Stamos Yeoh Architects recently completed a co-working office development project in Stratford, London for us&co. The project features a unique one-off helical pre-cast concrete staircase.
The stairs travel from ground to first floor level, involves 20 reinforced concrete treads, each one cast individually from a bespoke fibreglass mould, and then laid above each other.
In order to support the staircase during construction, each tread was propped up with timber formwork, and as the stairs went up, three tensile steel cables were fed through each tread, all the way from base to top, and thereafter tied to steel structure at the very top & bottom and then post – tensioned (tightened up) in order to pull all the treads together. Then the formwork was removed and the stairs remain self-supporting.
The building itself underwent complete renovation as well as introducing a new two-storey roof extension to provide co-working space for the client.
Staircase design process
The stair design followed the initial concept plans for a reception focal point, a feature where office users could gather around and from which other spaces could form, such as the curved facade of the rear garden and the curved partitions forming surrounding meeting rooms and seating areas. The stair acts as a transition piece from ground to first floor only, connecting reception and break-out space with open plan offices above.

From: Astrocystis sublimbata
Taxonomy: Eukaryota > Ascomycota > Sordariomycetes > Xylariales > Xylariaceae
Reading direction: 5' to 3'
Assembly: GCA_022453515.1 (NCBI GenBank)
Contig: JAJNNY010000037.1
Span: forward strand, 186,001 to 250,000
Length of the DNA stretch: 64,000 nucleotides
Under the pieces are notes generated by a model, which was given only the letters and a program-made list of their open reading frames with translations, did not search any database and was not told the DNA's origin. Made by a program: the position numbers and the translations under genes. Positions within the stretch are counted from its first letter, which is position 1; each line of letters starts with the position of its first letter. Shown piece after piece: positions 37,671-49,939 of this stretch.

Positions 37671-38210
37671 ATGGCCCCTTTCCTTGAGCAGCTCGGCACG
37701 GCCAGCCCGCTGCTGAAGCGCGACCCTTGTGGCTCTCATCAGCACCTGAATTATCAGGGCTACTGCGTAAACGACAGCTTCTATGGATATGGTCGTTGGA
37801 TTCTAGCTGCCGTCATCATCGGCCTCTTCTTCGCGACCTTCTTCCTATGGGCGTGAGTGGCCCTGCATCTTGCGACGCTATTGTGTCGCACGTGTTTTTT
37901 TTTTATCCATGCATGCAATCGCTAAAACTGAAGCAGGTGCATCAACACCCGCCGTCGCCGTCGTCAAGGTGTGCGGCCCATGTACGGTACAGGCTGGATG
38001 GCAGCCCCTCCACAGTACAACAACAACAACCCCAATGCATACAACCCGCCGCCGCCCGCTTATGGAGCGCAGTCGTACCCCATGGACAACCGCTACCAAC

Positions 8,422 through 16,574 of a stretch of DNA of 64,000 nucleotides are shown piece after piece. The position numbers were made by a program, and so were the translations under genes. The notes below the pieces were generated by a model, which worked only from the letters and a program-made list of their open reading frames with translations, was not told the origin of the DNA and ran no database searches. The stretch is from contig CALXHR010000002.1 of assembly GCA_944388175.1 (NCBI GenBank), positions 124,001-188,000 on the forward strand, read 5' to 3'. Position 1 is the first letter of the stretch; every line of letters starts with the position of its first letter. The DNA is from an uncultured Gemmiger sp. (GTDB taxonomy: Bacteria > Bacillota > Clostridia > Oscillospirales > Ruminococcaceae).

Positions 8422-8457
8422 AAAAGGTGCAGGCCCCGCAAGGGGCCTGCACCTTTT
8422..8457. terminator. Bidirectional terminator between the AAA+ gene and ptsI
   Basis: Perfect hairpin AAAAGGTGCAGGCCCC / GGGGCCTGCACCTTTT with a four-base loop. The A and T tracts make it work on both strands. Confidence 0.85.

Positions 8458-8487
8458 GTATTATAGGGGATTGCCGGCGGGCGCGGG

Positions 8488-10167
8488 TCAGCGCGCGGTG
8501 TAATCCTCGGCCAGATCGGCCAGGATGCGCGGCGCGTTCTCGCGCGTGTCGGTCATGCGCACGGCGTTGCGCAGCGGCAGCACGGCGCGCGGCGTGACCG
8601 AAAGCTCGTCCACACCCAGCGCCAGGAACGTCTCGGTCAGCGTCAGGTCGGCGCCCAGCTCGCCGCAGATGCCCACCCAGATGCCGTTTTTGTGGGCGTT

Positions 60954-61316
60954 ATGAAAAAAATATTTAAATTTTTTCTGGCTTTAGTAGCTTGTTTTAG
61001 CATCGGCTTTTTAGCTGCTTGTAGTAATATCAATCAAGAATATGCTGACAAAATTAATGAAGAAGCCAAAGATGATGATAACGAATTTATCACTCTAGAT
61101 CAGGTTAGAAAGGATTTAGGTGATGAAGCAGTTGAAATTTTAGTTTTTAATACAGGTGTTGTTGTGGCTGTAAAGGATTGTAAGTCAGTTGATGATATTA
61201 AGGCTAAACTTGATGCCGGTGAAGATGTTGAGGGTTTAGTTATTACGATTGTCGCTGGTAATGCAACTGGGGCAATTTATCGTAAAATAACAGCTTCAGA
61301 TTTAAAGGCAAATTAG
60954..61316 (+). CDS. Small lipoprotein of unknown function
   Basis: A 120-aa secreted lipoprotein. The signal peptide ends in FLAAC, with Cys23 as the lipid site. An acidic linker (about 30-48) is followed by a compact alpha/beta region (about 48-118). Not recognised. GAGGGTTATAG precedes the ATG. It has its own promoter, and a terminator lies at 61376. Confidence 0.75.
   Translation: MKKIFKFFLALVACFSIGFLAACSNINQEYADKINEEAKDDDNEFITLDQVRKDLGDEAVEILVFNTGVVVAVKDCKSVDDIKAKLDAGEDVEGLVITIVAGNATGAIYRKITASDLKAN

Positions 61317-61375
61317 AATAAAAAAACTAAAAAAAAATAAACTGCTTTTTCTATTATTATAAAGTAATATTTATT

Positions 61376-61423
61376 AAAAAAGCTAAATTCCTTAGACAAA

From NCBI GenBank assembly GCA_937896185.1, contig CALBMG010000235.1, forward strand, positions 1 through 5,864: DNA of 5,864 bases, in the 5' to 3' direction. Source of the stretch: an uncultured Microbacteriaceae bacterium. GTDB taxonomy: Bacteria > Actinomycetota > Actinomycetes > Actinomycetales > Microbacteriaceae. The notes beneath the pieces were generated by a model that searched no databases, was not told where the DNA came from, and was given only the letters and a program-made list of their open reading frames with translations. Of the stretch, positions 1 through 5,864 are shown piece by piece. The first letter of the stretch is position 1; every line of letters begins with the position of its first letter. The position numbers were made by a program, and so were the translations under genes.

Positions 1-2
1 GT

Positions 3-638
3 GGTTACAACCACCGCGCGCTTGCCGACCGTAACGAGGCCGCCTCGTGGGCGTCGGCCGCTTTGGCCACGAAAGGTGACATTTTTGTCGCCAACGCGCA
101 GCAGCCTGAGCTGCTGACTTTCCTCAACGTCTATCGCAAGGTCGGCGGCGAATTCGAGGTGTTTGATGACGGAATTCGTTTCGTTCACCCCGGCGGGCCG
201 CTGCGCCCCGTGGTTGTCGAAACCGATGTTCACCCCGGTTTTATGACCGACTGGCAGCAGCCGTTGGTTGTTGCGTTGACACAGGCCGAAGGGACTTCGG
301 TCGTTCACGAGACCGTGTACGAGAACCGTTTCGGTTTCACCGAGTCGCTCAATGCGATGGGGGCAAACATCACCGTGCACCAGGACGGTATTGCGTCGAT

The building already offers a lot of exposed structural steel and we wanted to contrast against this with a concrete stair, but much like the surrounding steelwork the concrete stair would expose its junctions and reveal that it is in fact made up of individual pre-cast tread components. The only way this would be self-supporting is by post-tensioning the whole staircase – this means threading three steel cables through each of the twenty treads and fixing them to a steel bracket located at the top and bottom of the stairs and fully concealed, thereafter the cables are carefully tensioned and tightened until the stair is gradually pulled together without exceeding specific forces which could force the treads to individually shatter.
This staircase was a complicated project in its own right, independent from the extension and refurbishment works undergoing within the host building, however the structure offers the appearance of a simple floating staircase with the complexity of its concealed engineering going almost completely unnoticed.
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M&E Engineer: Tate Consulting
Structural Engineer: MLM Group (previously Fluid Structures)
Structural Engineer: Walsh Structural Engineers
Main Contractor: John Cirmaci Builders